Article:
I shall go out with a reconnoitering party at daylight in the morning, and will report the result to you at the earliest opportunity. After I have established my command, pursuant to your instructions, and examined my surroundings, I will come down to see you.
I am, general, very respectfully, your obedient servant,
I. F. QUINBY.
HEADQUARTERS SIXTEENTH ARMY CORPS,
Memphis, Tenn., March 3, 1863.
Lieutenant Colonel John A. RAWLINS,
SIR: All the movements required by orders are in progress, but as they involve a change of position from Columbus throughout to Memphis, it is rather slow progress. The garrisons belonging to Columbus are being drawn in to that point; all troops below Union City to Jackson. This will leave a stretch of about 70 miles between outposts of Columbus and Jackson, which can only be explored by cavalry. Sullivan is directed to keep his cavalry moving east and north, and I shall send Asboth (THIRD Illinois) from this place six companies, which, with two now at Columbus, he is directed to keep out. My only apprehension is of the crossing by mounted men being made over the Tennessee and a dash through this open space on Hickman and Fort Pillow. Grierson, with three battalions of cavalry, left La Grange yesterday to break up [R. V.] Richardson's gang near Covington. Lee, with 400, moved this morning direct from Germantown; the THIRD Michigan, or a portion of that regiment, from Jackson, to watch the crossing of the Hatchie, and three companies from Fort Pillow to break up a ferry above Covington. The Hatchie is so high that I do not think they can escape the way, and my orders are to make the work thorough, but spare all peaceable people. If the SECOND Illinois Cavalry is not needed below, it would be of great use around Memphis. I consider the SECOND and Sixth Illinois worth all the rest for duty in this neighborhood.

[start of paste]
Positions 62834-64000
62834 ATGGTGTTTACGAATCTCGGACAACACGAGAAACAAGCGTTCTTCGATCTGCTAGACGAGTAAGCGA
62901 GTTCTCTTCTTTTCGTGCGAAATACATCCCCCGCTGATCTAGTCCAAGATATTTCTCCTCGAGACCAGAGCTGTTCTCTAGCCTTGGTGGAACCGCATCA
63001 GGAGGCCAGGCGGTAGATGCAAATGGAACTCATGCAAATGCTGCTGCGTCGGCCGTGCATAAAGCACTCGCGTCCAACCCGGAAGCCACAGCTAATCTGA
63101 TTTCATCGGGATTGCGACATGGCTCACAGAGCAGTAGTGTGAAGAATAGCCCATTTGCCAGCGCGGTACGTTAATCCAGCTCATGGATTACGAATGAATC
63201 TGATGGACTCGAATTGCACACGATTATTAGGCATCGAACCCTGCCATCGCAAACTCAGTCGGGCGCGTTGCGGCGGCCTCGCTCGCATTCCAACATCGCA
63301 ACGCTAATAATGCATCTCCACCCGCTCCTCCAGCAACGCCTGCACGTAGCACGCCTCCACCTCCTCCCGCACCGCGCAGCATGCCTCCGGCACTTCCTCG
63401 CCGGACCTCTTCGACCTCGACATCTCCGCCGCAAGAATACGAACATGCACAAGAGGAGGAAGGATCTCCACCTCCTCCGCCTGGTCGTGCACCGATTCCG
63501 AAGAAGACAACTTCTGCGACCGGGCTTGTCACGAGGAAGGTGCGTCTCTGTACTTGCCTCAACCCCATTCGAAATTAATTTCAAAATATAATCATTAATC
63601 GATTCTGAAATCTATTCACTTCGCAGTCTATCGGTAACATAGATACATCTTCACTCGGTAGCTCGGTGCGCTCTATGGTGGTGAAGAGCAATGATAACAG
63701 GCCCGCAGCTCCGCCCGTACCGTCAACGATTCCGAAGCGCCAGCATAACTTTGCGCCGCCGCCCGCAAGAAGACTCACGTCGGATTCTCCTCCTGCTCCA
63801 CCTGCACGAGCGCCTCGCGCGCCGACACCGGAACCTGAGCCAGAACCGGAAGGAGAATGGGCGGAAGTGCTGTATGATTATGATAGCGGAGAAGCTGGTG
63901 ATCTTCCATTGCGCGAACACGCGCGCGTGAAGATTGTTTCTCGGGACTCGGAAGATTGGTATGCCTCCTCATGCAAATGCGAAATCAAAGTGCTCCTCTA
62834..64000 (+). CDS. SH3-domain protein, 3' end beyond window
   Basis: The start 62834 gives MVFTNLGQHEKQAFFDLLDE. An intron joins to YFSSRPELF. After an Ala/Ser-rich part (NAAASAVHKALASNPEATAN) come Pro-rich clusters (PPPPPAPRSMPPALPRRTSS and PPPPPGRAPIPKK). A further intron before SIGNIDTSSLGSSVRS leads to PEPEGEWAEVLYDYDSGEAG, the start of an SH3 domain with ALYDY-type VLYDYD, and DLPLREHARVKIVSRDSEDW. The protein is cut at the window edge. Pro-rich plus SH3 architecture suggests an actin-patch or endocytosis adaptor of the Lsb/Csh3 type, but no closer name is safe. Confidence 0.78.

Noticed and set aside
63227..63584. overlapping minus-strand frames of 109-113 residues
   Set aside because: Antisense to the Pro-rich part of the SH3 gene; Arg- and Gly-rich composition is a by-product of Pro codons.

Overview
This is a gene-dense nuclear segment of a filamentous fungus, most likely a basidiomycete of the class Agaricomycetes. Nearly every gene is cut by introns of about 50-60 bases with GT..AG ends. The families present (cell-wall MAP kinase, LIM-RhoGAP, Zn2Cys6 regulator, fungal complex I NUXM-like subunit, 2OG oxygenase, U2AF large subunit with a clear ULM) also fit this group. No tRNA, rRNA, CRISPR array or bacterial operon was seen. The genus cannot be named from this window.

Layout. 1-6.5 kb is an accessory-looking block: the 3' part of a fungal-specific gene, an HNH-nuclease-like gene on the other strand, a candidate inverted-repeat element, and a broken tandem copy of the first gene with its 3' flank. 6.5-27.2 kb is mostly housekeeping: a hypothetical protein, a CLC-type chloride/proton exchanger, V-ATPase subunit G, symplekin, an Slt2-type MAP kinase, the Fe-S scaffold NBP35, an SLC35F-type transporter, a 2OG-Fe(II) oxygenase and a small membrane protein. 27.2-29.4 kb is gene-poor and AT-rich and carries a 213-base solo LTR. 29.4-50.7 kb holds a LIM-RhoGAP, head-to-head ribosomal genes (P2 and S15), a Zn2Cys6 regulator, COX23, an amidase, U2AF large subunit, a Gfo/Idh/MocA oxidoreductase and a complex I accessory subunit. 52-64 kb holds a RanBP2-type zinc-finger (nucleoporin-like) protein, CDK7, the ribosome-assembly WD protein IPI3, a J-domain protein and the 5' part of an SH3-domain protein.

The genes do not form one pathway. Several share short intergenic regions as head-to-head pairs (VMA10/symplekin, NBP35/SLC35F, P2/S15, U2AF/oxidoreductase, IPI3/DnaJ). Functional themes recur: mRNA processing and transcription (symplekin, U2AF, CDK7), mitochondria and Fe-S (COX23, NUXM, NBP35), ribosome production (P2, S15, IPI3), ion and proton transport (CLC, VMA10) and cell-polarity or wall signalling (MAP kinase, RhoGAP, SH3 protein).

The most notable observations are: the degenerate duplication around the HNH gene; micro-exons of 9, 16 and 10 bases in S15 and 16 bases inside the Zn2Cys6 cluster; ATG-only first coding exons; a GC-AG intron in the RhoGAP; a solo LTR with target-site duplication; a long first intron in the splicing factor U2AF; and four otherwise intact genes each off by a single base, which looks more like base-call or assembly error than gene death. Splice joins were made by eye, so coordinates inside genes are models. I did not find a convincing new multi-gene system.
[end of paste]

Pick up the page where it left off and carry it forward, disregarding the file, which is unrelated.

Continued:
Lauman will be ready to embark as soon as transports arrive, and no delay shall occur which I can possibly prevent. We will lose telegraph communications from Jackson to Columbus, I think, to-night, as I have no doubt the people along the line, or some of them, will destroy the wires. Orders have been published and will be enforced in business of Colonel [John] Van Arman and Captain Silfversparre. Van Arman, two weeks since, applied for leave to go to Cairo, while waiting his resignation. I allowed him four days. He has not returned, and is, I hear, at Springfield. He has, therefore, not yet received his papers.
Very respectfully, your obedient servant,
S. A. HURLBUT.
[MARCH 3, 1863. -For Dodge to Rosecrans, about Confederates moving toward Tennessee, see Series I, VOL. XXIII, Part II, p. 100.]
HEADQUARTERS DEPARTMENT OF THE TENNESSEE,
Before Vicksburg, March 4, 1863.
Major General STEPHEN A. HURLBUT,
Comdg. SIXTEENTH Army Corps:
GENERAL: If the Columbus road cannot be repaired within forty-eighth hours from the receipt of this, break up the garrison north of